Flavor Story: Coarse Ground Black Pepper

Flavor Story: Coarse Ground Black Pepper


Flavor Profile

Black pepper isn’t just one of the world’s most beloved spices—it’s a kitchen essential that brings out the best in a wide variety of foods. Earthy and sharp, coarse ground black pepper delivers a mild kick of heat that highlights rather than overwhelms other flavors. It’s at home on and in most everything, whether grilled, baked, roasted, sautéed or raw. It’s the essence of Saturday night’s grilled steak and a giant leap forward for Tuesday’s chicken casserole. But those are just the beginning. Try black pepper in biscuits, crackers and breads, plus pound cake, spice cookies and chocolate desserts. Surprised? Don’t be—one taste, and we think you’ll make black pepper your new dessert staple. You’ll know your pepper is ours when a good whiff makes your nose tingle. Use coarse ground pepper rather than finely ground for greater bursts of heat and aroma.


  • Pepper is the most widely used seasoning on Earth. But it rarely gets top billing. A few examples where it does: pepper-crusted French steak au poivre, Italian pollo all diavola or devil’s chicken, and Indian miriyala annam, or black pepper rice.
  • The pepper shaker on most dining tables is there for a good reason. The sharp flavor and aroma of pepper mellows as it cooks. A shake of fresh pepper will perk up any slow or quick-cooked dish.
  • Pepper is the secret ingredient in a variety of baked goods. We love it in homemade crackers, quick breads, biscuits and crusts for savory pies. You’ll also find it in recipes for biscotti, spice cookies and flavored pound cakes.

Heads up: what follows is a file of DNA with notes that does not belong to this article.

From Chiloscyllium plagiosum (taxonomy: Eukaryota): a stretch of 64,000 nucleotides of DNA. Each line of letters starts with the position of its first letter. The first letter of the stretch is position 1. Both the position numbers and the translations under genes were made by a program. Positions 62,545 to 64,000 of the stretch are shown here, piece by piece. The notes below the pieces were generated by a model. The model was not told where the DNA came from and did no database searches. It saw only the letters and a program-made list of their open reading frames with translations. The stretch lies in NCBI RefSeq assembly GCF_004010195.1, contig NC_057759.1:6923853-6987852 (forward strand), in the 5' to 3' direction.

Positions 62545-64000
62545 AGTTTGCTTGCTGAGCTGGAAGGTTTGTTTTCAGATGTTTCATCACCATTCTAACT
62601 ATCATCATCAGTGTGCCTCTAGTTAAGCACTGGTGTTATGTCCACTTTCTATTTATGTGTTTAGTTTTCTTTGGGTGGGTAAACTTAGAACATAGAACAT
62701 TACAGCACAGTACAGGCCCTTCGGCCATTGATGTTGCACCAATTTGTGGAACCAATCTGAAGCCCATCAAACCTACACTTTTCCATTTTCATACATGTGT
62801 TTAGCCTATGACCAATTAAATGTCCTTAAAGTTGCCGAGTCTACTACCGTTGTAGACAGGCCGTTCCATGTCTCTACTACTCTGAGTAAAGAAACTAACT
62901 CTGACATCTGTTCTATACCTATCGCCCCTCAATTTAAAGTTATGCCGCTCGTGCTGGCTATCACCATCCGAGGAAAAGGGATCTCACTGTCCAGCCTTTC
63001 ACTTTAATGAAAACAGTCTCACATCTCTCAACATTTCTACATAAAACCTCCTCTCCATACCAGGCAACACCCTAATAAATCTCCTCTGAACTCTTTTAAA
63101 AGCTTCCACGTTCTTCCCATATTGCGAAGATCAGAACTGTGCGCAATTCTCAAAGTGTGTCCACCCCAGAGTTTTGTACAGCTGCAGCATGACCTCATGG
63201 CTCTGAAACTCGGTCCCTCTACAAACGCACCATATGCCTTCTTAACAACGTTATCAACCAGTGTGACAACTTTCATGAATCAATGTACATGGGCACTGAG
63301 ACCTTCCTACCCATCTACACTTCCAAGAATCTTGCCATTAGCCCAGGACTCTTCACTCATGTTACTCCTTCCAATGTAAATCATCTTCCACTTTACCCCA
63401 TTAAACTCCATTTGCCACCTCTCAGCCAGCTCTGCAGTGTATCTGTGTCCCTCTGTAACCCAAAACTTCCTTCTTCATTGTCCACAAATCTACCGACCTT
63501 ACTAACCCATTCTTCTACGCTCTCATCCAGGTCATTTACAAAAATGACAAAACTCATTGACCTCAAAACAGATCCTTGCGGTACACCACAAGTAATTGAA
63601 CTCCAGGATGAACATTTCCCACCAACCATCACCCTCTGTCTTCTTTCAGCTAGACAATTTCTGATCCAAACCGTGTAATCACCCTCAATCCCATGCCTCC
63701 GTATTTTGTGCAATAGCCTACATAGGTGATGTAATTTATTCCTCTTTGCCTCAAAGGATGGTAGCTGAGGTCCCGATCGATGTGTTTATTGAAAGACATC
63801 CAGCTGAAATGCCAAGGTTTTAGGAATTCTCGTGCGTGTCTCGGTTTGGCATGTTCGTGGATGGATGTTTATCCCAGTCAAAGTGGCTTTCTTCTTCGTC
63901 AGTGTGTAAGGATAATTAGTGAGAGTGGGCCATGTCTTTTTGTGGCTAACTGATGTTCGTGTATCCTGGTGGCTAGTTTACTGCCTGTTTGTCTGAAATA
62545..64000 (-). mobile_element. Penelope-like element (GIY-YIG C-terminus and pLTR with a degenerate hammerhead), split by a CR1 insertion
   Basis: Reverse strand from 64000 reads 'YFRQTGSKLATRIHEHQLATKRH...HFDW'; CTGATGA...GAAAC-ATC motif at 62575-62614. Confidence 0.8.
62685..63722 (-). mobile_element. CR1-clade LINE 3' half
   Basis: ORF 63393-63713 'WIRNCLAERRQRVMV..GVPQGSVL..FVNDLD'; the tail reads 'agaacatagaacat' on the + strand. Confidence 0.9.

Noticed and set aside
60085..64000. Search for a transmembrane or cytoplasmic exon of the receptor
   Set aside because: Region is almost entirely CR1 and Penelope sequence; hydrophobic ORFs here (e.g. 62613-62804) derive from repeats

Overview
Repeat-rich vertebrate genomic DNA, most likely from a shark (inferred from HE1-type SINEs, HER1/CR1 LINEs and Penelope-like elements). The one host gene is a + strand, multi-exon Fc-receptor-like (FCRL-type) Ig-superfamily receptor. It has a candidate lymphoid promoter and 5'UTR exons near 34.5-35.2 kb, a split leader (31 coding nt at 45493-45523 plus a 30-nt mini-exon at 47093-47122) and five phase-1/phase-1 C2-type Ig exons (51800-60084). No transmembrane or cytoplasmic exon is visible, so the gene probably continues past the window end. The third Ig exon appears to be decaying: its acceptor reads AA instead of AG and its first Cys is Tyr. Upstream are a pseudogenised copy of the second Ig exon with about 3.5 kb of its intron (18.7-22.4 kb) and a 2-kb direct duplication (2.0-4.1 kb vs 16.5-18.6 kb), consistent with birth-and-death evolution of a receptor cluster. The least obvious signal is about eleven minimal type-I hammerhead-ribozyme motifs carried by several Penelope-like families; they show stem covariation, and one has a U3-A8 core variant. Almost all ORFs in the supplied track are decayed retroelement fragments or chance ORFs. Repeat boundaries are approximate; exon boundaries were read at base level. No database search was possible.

Perfect Partners

  • Black pepper adds savory spark to any recipe with cheese. Cheese bread and biscuits, cheese dip, Caesar salad with Parmesan, macaroni and cheese, pasta with garlic butter and Romano cheese—all go flavor-forward with the addition of pepper’s sharp taste and aroma.
  • There’s something about the pungent kick of black pepper that makes chocolate taste even richer. We love adding a pinch to the batter for brownies, rich chocolate cake and chocolate fudge frosting.
  • We don’t know who first had the idea to sprinkle strawberries or peaches with black pepper, but we thank them for it. It’s a surprisingly delicious combination. Serve with whipped cream for added decadence.


Q: If I don’t have coarse ground black pepper on hand, what makes a good substitute?

A: Any black pepper—freshly ground peppercorns, finely ground pepper—will work. Use the same amount of freshly ground peppercorns and just a bit less of finely ground pepper. Taste as you go. If you have no black pepper in the pantry, you can substitute white pepper or a dash of red pepper, also called cayenne. Red pepper is chili pepper and much hotter than black or white pepper, so use a light hand.

History/Fun Facts

Black pepper is so common, you might not even think of it as a spice. It sits out in full view on the dinner table while its cousins—say, cumin and coriander—only appear on special occasions. But pepper is one of the world’s oldest and most important spices. During the Middle Ages, it served as currency to pay dowries, taxes and rent. And it brought great wealth to spice traders during colonial times. Eventually black pepper landed squarely on the dining table, where it remains a power player.

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